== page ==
Brace Yourself!

Job 38

1Then the LORD answered Job from the whirlwind:

2“Who is this that questions my wisdom with such ignorant words? 3Brace yourself, because I have some questions for you, and you must answer them.

4“Where were you when I laid the foundations of the earth? Tell me, if you know so much. 5Do you know how its dimensions were determined and who did the surveying? 6What supports its foundations, and who laid its cornerstone 7as the morning stars sang together and all the angels*shouted for joy?

8“Who defined the boundaries of the sea as it burst from the womb, 9and as I clothed it with clouds and thick darkness? 10For I locked it behind barred gates, limiting its shores. 11I said, ‘Thus far and no farther will you come. Here your proud waves must stop!’

12“Have you ever commanded the morning to appear and caused the dawn to rise in the east? 13Have you ever told the daylight to spread to the ends of the earth, to bring an end to the night’s wickedness? 14For the features of the earth take shape as the light approaches, and the dawn is robed in red. 15The light disturbs the haunts of the wicked, and it stops the arm that is raised in violence.

16“Have you explored the springs from which the seas come? Have you walked about and explored their depths?  17Do you know where the gates of death are located? Have you seen the gates of utter gloom?  18Do you realize the extent of the earth? Tell me about it if you know!

19“Where does the light come from, and where does the darkness go? 20Can you take it to its home? Do you know how to get there? 21But of course you know all this! For you were born before it was all created, and you are so very experienced! (Job 38:1-21, NLT)

Note: Read the entire chapter to see all of the questions God challenges Job with in this chapter.


The Daily DAVEotional

For the first 37 chapters of Job, we’ve listened to Job consistently defend his innocence against God’s so-called attacks on him, while his “friends” form a tag team of truth-tellers insistent on getting Job to admit his unrighteousness and recognize that he’s obviously experiencing punishment for some sinful act.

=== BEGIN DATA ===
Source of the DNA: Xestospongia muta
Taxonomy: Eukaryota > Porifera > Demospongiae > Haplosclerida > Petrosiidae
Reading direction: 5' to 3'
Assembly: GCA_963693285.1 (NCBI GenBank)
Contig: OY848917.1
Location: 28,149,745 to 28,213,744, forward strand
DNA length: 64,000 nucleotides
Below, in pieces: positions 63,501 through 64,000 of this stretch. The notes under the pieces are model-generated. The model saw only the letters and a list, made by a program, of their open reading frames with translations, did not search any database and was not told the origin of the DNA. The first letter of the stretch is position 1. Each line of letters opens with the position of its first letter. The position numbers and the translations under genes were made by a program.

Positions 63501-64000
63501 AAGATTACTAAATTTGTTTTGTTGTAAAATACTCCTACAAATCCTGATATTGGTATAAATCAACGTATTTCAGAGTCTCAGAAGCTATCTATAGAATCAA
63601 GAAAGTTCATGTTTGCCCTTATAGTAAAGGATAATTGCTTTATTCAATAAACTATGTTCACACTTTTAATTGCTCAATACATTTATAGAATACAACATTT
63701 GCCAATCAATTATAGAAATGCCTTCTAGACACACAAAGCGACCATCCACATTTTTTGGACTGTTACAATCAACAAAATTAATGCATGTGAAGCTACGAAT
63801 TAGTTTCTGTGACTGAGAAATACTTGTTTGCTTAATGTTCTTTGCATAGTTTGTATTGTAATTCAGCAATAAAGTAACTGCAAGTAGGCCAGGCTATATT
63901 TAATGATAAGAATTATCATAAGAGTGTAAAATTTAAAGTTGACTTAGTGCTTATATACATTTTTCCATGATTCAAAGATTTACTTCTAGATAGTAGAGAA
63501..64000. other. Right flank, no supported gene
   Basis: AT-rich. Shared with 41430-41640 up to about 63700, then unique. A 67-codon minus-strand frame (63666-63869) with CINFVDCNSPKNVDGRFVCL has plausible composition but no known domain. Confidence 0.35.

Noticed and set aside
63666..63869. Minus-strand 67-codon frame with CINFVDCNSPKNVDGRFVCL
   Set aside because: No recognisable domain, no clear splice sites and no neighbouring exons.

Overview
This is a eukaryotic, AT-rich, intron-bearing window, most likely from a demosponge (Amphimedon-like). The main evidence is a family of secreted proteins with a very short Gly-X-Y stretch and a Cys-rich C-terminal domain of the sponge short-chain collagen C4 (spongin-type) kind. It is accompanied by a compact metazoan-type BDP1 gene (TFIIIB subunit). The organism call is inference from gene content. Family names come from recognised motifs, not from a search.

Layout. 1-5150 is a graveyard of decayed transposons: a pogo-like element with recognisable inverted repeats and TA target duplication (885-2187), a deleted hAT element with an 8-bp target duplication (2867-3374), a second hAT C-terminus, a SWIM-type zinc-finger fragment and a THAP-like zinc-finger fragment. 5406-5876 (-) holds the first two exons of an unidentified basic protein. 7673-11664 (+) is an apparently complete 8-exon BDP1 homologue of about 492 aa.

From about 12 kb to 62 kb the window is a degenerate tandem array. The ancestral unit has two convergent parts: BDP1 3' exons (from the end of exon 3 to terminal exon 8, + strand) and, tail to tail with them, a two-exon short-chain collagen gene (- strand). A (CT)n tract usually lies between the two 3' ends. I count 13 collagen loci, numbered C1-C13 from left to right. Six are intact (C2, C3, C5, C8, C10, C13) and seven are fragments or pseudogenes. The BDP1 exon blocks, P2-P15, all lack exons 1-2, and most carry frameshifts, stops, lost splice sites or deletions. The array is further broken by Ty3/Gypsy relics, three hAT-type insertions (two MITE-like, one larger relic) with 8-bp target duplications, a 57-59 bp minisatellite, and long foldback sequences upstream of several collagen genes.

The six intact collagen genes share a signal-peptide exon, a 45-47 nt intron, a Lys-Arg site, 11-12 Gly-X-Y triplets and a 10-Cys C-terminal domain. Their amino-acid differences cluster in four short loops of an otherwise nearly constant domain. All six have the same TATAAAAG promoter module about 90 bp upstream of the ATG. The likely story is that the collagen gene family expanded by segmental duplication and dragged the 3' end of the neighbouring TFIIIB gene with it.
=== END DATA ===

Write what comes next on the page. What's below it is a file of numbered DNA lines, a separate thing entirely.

It’s at this point that God finally steps in and interrupts the conversation.

He begins with these two words:

“Brace yourself!”

God has some hard questions for Job, who, because he doesn’t understand why he is experiencing such calamity despite his sinless ways, concludes that God must get a rise out of bringing pain and hardship on people simply for the fun of it. I wrote about “Job’s Case of Cognitive Dissonance” here.

For the remainder of the chapter, God asks a series of rhetorical questions, the point of which is to underscore the fact that Job (as well as all humans) know almost nothing about God. He is so far above us, so much mightier and more powerful than us, how can we ever begin to think we can understand Him or His ways?

It is fashionable, especially in today’s culture to malign God’s character because His sense of justice or love or fairness does not match exactly with our own understanding.

Many think of God as selfish or narcissistic because He requires that we worship or “pay attention to Him.”

Others think of God as angry, wrathful or evil because he “slaughtered” all those people in the Old Testament.

But the truth is, we know virtually nothing about God. We think we know so much but we know so little. Our knowledge is limited and yet we think that our limited life experience gives us a front row seat to true enlightenment.

Just as God had some choice words for Job, He has those same words to those of us who might question His motives, His intentions and His character.

God created everything. Do YOU know how he did it? NO. Therefore, you can’t possibly understand the power and the process of creating the universe!

In addition to creating the universe, God also oversees the physical processes in the universe. He is in control of the sunrise and sunset.

What physical processes do you control and oversee? NONE!

So how can you criticize someone who is so far above you? You can’t understand the physical processes, but you think you can understand what justice is?

God’s point is that Job is responding from a position of utter ignorance when it comes to evaluating God, His motives, His character and His intentions.

We do the same thing today. We think that our understanding and our version of justice is correct, even though we have such a limited perspective and very little life experience when compared with the entirety of human history.

How arrogant is it to question the character of the God of the universe? It’s so arrogant that God employs sarcasm to illustrate the absurdity of Job’s baseless position:

But of course you know all this! For you were born before it was all created, and you are so very experienced! (Job 38:21, NLT)

In my mind, I imagine God saying what I might say to my kids, “But of course, you know EVERYTHING, don’t you?”

The obvious response to this is, “NO. You know NOTHING!”

Therefore, to take the position Job has taken, and to malign God’s character is nothing short of ridiculous!

Reflection